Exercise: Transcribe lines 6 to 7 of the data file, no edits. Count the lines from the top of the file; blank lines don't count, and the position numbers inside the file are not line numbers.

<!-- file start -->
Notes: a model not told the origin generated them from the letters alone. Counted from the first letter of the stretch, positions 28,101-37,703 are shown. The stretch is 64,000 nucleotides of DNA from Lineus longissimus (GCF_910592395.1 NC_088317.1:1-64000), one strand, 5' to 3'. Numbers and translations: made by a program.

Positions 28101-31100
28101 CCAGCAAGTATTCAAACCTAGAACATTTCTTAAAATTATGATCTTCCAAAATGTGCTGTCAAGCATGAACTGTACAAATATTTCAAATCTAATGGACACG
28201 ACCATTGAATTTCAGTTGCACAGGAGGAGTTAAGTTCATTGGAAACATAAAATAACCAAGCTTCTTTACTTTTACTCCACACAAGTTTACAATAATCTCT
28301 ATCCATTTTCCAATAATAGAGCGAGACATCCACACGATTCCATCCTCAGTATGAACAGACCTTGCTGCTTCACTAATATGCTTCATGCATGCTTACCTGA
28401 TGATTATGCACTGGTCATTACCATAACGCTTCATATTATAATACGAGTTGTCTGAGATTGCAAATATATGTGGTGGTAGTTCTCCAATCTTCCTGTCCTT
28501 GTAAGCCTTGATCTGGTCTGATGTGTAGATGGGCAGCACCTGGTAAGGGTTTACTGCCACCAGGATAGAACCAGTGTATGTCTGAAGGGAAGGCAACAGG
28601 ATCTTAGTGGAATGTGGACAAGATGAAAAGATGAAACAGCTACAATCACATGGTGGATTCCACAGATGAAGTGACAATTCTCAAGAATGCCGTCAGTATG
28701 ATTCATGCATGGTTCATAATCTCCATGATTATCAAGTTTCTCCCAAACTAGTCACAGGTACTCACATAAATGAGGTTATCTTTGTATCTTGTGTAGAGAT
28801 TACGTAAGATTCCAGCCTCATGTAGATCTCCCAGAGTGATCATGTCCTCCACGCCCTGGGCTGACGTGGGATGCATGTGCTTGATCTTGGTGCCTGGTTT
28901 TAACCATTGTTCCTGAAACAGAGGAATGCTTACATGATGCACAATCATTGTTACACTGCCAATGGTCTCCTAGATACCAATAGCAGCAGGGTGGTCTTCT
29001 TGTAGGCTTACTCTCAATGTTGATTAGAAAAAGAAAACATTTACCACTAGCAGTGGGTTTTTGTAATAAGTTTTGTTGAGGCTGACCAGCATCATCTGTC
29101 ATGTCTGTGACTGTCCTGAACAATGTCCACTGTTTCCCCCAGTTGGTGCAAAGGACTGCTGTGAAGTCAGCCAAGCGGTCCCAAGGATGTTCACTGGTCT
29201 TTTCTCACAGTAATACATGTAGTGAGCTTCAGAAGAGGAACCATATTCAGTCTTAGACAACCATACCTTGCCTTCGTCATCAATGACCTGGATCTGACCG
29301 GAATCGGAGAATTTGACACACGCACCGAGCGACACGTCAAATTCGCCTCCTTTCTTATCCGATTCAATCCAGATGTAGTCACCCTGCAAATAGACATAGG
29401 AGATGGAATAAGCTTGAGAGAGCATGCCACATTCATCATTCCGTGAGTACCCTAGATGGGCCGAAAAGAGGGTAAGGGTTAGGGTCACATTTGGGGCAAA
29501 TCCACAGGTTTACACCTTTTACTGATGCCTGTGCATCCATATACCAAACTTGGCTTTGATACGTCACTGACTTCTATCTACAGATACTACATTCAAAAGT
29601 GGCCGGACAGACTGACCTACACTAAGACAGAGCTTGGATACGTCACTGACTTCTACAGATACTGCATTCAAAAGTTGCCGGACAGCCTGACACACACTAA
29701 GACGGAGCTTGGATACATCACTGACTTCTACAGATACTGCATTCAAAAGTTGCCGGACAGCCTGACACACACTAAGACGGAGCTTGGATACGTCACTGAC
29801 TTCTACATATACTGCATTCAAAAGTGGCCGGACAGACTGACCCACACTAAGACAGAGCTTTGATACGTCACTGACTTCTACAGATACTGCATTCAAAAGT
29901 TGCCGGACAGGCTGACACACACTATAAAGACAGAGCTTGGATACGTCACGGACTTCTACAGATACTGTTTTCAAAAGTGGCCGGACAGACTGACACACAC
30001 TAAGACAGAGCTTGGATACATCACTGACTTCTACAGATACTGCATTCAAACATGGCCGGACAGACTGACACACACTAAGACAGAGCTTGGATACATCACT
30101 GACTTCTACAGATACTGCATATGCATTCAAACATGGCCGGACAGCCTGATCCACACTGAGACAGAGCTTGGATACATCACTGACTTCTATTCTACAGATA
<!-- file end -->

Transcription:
28401 TGATTATGCACTGGTCATTACCATAACGCTTCATATTATAATACGAGTTGTCTGAGATTGCAAATATATGTGGTGGTAGTTCTCCAATCTTCCTGTCCTT
28501 GTAAGCCTTGATCTGGTCTGATGTGTAGATGGGCAGCACCTGGTAAGGGTTTACTGCCACCAGGATAGAACCAGTGTATGTCTGAAGGGAAGGCAACAGG